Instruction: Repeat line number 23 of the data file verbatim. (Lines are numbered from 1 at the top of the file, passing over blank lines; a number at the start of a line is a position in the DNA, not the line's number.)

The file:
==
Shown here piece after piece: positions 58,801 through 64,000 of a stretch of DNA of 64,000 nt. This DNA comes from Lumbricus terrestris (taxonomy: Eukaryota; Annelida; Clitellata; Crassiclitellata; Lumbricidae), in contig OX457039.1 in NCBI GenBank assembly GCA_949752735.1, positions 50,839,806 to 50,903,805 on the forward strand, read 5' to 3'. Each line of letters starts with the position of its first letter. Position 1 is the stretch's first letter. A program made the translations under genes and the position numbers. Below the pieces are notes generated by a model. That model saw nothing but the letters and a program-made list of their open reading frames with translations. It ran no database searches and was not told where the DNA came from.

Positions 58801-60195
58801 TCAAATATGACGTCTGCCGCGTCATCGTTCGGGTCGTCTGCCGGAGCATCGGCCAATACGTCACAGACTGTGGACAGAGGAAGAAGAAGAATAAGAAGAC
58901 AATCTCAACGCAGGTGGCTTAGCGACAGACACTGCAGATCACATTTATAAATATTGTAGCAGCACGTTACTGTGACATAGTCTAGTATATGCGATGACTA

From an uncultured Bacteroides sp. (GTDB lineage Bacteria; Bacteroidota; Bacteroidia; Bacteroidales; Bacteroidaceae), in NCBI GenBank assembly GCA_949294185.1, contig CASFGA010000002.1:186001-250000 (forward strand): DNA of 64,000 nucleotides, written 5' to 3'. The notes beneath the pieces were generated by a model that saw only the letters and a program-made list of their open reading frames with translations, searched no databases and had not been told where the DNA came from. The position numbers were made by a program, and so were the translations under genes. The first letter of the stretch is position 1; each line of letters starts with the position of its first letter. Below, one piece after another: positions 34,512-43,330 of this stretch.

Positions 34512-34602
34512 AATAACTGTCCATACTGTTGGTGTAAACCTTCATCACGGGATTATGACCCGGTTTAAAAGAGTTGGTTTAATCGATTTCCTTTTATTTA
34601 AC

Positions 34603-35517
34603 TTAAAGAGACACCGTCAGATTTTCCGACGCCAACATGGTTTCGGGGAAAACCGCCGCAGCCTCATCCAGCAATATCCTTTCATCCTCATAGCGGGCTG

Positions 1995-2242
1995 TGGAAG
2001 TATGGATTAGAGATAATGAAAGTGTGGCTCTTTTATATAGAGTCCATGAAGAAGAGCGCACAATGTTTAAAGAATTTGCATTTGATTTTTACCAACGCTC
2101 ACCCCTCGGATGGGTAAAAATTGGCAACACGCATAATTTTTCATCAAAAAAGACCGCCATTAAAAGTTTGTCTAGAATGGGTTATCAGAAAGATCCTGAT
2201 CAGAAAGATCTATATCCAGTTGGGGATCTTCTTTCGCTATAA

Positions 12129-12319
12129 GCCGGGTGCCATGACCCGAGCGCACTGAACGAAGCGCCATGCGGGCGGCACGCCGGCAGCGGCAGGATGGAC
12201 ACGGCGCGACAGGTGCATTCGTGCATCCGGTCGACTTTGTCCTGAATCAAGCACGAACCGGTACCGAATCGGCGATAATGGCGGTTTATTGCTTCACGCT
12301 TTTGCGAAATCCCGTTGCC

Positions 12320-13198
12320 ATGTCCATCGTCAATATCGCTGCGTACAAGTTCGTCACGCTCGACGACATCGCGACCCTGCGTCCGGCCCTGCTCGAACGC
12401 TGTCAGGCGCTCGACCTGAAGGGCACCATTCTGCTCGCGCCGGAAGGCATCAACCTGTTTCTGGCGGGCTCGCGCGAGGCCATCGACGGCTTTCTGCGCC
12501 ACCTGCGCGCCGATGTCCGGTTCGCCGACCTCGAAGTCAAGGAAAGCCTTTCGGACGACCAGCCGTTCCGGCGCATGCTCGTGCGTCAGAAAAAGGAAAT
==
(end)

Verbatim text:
12501 ACCTGCGCGCCGATGTCCGGTTCGCCGACCTCGAAGTCAAGGAAAGCCTTTCGGACGACCAGCCGTTCCGGCGCATGCTCGTGCGTCAGAAAAAGGAAAT